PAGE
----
Colorado Wildlife Officers Remove Tire That Was Around Elk’s Neck for Over Two Years

by Jon D. B.
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“It was not easy.” After over two years and four attempts, Colorado’s infamous “tire elk” has finally had this human obstruction removed from his neck.

“It was tight removing it,” says Scott Murdoch, one of the wildlife officers responsible for removing the tire. And “it was not easy for sure, we had to move it just right to get it off because we weren’t able to cut the steel in the bead of the tire. Fortunately, the bull’s neck still had a little room to move,” Murdoch continues.

On Saturday evening, he and fellow officer Dawson Swanson were able to free the elk. The young bull, estimated to be four-and-a-half-years-old, weighs over 600-pounds and had to be located, then tranquilized, for the harrowing removal.

According to Colorado Parks & Wildlife (CPW), Swanson and Murdoch had to cut the elk’s antlers off. The task would’ve been otherwise impossible, as bull elk antlers are truly massive.

“We would have preferred to cut the tire and leave the antlers for his rutting activity, but the situation was dynamic and we had to just get the tire off in any way possible,” Murdoch adds of the rescue that took place roughly one mile south of Pine Junction, CO.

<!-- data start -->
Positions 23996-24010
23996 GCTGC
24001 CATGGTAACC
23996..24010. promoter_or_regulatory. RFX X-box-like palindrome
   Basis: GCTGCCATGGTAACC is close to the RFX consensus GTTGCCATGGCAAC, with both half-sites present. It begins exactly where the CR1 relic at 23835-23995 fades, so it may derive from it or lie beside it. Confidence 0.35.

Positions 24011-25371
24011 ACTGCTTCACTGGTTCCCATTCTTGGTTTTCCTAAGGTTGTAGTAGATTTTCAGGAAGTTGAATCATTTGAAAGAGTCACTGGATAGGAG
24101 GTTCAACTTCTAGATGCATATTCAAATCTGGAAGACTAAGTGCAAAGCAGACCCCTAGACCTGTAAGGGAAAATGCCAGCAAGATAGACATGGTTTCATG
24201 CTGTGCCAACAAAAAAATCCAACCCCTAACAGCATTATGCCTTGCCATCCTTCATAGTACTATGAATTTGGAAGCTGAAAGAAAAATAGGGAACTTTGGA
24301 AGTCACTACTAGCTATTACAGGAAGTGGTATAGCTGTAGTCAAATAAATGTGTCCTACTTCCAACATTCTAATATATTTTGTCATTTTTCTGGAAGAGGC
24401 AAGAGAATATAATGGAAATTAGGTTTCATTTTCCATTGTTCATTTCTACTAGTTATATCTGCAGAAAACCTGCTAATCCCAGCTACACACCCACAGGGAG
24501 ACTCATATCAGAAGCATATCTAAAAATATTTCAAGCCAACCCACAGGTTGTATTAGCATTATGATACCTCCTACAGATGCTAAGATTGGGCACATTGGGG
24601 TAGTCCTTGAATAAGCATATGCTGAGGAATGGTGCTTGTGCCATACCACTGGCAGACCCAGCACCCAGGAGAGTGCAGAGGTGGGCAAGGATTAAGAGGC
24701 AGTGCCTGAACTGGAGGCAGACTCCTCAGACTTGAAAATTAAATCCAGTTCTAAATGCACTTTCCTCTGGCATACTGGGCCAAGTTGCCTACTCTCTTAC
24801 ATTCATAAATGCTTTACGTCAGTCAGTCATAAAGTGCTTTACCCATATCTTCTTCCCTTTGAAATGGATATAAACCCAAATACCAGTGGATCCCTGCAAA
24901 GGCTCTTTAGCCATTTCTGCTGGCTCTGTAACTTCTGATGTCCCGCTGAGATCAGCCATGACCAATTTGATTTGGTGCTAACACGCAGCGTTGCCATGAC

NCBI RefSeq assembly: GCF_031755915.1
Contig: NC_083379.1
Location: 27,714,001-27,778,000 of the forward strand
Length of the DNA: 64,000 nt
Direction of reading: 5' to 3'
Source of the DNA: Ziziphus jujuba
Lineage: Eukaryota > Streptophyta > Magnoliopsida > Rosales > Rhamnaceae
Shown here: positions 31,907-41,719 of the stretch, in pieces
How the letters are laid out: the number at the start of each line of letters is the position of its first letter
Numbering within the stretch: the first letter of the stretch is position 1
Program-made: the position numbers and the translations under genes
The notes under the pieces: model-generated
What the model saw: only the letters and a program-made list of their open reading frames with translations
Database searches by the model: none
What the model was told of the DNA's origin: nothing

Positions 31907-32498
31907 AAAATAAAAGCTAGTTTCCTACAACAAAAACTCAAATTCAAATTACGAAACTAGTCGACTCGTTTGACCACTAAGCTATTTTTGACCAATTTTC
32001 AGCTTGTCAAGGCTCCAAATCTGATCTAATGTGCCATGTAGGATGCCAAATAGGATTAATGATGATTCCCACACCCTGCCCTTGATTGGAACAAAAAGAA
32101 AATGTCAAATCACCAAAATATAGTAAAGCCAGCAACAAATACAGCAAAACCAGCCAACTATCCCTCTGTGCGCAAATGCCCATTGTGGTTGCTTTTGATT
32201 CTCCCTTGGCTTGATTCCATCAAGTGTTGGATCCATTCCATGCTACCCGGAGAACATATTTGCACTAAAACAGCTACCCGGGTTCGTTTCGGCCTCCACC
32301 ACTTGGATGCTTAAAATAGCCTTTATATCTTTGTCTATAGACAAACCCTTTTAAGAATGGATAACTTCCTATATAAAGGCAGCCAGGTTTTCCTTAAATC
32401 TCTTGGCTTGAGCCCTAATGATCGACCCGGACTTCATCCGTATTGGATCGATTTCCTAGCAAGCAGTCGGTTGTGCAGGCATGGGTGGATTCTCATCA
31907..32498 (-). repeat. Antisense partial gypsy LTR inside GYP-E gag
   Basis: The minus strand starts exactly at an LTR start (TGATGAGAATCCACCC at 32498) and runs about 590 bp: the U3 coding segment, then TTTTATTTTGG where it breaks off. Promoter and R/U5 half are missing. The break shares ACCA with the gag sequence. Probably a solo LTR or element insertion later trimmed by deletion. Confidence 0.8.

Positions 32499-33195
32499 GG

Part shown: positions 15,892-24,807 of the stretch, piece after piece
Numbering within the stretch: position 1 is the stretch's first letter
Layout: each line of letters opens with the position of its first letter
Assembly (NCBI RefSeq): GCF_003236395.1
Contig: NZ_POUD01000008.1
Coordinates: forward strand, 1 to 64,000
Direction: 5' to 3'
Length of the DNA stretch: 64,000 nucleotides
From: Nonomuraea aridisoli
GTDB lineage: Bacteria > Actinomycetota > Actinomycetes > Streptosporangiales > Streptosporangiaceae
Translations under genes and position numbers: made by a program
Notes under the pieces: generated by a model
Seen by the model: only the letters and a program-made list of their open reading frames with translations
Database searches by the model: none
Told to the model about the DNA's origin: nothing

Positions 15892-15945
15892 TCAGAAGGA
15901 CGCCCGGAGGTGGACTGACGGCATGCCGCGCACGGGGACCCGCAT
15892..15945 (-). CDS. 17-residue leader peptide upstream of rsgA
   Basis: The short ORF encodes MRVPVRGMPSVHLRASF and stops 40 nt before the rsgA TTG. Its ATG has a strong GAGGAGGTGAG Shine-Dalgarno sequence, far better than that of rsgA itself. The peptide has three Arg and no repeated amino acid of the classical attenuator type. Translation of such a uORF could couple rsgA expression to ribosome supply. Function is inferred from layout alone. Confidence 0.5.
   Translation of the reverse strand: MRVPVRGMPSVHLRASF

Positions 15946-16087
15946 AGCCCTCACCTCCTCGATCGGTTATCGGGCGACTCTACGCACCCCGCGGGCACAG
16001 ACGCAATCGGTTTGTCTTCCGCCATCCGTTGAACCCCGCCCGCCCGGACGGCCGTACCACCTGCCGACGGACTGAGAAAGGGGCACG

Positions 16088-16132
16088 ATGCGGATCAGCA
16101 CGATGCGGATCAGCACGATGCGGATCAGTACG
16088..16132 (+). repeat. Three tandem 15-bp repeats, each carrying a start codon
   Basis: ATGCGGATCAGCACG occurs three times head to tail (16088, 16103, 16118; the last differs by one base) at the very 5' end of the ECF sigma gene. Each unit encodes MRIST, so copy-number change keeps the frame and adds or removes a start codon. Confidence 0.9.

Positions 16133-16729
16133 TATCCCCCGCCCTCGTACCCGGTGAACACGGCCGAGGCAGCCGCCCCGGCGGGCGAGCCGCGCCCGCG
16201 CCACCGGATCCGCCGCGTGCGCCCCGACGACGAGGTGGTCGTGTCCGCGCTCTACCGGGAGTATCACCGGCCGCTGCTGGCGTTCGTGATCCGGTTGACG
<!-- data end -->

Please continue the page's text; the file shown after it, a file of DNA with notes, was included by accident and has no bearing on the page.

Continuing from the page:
And once the tire was off, Swanson and Murdoch were stunned at the condition of the bull’s neck after wearing a tire for more than two years.

“The hair was rubbed off a little bit, there was one small open wound maybe the size of a nickel or quarter, but other than that it looked really good,” Murdoch offers for CPW. “I was actually quite shocked to see how good it looked.”

Bull Elk’s Rescue from Tire Sees Him ‘Drop 35-Pounds’

Wildlife officer Scott Murdoch discusses a bull elk seen between Conifer and the Mount Evans Wilderness Area with a tire around its neck.

August 14, 2020

Shockingly, once the elk was located the rescue was over in a “matter of minutes.”

“I was able to get within range a few times that evening, however, other elk or branches blocked any opportunities,” says Officer Swanson, shooter of the winning tranquilizer shot. “Once the bull was hit with the dart, the entire herd headed back into the thick timber. This is where I was able to find the bull.” 

The officers estimate that the bull elk is now free of roughly 35-pounds of crippling weight.

“The tire was full of wet pine needles and dirt,” Murdoch adds. “So the pine needles, dirt and other debris basically filled the entire bottom half of the tire. There was probably 10 pounds of debris in the tire.”

This tire-laden elk was first spotted in July of 2019, and has been moving between Park and Jefferson Counties. At the time, the bull would’ve been no older than two years.

In the end, Officer Swanson is “just grateful to be able to work in a community that values our state’s wildlife resource. I was able to quickly respond to a report from a local resident regarding a recent sighting of this bull elk in their neighborhood.”

CPW recommends that if you see wildlife entangled in something or with debris wrapped around it, that you report it immediately to wildlife officials. Call CPW’s Denver office at 303-291-7227.

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